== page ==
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Forstmann group Kole Group

Two scientists receive Vici-grant

Both Professor Maarten Kole and Professor Birte Forstmann have been awarded a Vici-grant of €1,500,000 each by the Netherlands Organization for Scientific Research (NWO). The funding will enable the scientists to develop their own innovative research line for the next five years. The vici-grants are one of the largest individual scientific grants in the Netherlands.

Speed of thought at nanoscale

Billions of nerve cells store and exchange information in the form of binary electrical impulses in space and time along thin cytoplasmic processes called axons. To achieve a low-cost but high-speed information processing circuit, most axons are ensheathed with membrane layers called myelin. The Kole group will examine at a nanoscopic level whether myelin acts like a coaxial cable in that it makes signals travel more quickly. Furthermore, how does myelin’s acceleration of impulses facilitate speed and precision and reduce energy consumption? The results will deliver new fundamental insights into information processing and how demyelination diseases, such as occurs in MS, may cause cognitive impairments.

A model-based cognitive neuroscience approach to the human subcortex

The human subcortex can be considered terra incognita: only 7% of the structures are available in standard-MRI atlases. Birte Forstmann and her group will be investigating how cognitive, limbic, and motor processes are implemented in the human subcortex. The aim is to find subcortical nodes that could become new target regions for deep-brain stimulation.

Vici

The Vici grant is one of the three types of grant in the Innovational Research Incentives Scheme. The other two are the Veni grant and the Vidi grant. The Vici grant is intended for highly experienced researchers who have successfully demonstrated the ability to develop their own innovative line of research and can act as a coach for young researchers.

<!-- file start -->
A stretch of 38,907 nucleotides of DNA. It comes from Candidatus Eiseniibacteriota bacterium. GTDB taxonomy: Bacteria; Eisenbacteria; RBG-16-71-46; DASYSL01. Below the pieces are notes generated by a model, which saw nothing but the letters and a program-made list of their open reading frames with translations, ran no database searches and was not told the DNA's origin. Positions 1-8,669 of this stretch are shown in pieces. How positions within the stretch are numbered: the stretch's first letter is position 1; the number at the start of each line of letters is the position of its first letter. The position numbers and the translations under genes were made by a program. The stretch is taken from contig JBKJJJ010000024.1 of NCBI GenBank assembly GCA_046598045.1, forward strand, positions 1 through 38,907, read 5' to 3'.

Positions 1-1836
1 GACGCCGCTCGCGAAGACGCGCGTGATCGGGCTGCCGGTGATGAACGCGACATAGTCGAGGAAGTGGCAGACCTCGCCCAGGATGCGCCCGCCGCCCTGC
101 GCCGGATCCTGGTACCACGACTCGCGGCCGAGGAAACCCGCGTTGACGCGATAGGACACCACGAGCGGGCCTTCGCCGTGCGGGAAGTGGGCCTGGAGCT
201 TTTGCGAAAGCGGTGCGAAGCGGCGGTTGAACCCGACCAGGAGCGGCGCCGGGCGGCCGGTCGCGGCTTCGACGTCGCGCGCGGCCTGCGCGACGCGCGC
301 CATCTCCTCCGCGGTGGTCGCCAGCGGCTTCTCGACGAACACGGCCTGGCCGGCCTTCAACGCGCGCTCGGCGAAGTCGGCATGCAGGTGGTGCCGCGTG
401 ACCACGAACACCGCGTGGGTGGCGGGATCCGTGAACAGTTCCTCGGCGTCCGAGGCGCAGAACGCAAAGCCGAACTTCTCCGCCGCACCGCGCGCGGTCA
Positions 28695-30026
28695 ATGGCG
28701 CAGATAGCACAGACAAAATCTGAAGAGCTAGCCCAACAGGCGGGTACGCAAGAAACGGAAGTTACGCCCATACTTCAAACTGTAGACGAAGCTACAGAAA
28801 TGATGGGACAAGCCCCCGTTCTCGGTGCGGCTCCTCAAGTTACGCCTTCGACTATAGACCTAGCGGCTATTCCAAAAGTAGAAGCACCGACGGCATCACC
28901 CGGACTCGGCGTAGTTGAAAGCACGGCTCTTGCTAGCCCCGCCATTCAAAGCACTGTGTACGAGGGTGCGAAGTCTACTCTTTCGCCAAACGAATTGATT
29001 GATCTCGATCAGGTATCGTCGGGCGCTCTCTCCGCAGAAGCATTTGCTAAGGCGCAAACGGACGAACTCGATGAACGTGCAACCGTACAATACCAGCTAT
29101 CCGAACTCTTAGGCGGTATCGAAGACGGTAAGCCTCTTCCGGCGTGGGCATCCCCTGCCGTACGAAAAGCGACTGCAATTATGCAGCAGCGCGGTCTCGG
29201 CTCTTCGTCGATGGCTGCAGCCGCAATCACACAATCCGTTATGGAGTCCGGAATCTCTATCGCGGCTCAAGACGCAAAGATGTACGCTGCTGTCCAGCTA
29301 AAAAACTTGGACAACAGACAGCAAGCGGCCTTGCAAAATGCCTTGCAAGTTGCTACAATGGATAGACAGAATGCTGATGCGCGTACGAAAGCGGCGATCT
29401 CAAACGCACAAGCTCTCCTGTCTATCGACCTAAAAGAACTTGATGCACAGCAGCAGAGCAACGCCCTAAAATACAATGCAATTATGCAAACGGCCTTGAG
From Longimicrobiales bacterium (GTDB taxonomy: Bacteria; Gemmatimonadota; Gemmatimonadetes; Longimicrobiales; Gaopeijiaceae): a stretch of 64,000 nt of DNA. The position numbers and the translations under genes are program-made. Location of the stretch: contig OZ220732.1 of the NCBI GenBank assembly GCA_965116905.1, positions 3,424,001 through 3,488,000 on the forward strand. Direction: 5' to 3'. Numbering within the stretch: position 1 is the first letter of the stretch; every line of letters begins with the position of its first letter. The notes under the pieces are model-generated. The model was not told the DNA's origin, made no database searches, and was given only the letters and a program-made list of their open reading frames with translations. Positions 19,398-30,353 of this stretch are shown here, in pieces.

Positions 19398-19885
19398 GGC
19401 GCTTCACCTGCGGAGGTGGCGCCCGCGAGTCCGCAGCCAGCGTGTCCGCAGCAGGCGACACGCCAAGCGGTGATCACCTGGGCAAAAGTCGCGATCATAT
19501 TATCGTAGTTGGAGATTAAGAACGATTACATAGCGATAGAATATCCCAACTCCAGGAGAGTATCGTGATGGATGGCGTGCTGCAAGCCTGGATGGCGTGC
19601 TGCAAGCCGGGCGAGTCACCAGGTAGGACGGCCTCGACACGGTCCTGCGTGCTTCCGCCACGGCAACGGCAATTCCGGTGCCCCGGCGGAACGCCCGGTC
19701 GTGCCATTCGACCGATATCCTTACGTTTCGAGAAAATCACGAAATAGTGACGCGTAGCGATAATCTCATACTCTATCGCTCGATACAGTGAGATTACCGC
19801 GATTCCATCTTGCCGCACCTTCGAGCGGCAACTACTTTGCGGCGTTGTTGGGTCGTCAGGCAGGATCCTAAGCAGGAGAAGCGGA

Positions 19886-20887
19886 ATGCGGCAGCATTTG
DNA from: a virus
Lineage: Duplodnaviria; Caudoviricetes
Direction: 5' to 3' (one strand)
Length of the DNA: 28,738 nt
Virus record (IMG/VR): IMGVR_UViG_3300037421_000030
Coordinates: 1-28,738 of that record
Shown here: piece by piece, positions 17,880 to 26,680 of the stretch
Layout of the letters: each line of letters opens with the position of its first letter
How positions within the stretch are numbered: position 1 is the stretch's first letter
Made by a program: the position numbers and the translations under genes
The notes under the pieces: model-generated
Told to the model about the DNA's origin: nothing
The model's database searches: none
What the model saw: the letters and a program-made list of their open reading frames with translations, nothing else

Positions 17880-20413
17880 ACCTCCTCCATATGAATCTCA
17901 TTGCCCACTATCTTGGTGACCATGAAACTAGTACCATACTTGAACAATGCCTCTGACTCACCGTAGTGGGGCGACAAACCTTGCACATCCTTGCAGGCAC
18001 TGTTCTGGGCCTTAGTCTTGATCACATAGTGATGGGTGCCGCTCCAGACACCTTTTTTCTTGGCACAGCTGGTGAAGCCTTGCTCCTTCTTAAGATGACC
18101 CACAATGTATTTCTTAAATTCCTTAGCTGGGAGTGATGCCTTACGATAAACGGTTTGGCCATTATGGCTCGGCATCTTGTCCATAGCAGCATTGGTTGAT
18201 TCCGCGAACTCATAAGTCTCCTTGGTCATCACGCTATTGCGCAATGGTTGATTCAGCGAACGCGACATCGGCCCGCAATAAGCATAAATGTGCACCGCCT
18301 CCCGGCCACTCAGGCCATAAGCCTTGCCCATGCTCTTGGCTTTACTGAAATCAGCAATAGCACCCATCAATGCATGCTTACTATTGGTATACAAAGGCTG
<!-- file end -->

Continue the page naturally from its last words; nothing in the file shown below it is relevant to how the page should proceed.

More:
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Forstmann group

In our research unit, we use an integrative model-based cognitive neuroscience approach to gain a mechanistic understanding of cognitive processes such as decision-making and how they are implemented in the healthy and diseased brain. This is done on three different levels: the macroscopic, the mesoscopic, and the microscopic levels. The macroscopic level is measured in centimetres, the scale of large neural networks that spread across the whole brain. The mesoscopic level is measured in millimetres, which is the scale of individual cortical and subcortical nodes, and the microscopic level is measured in micro- and nanometres, which is the scale of individual neurons and neurotransmitters. We combine knowledge from functional neuroanatomy, mathematical/computational modeling, and the cognitive/clinical neurosciences.

 

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Kole Group

Axonal Signaling

Axons provide the wiring to connect neurons, and generate and conduct electrical impulses, which are the fundamental operations for fast electrical signaling and information storage in the nervous system. In order to enhance the speed of electrical transmission, axons are tightly wrapped by multiple layers of fatty layers, called myelin, derived from glia cell types. Although myelinated axons play pivotal roles in brain function, only little is understood about the precise electrical properties, their development or electrical architecture. Using advanced electrophysiological methods, high-resolution imaging and computational methods, our group studies signal conduction in the neocortical primary axon.

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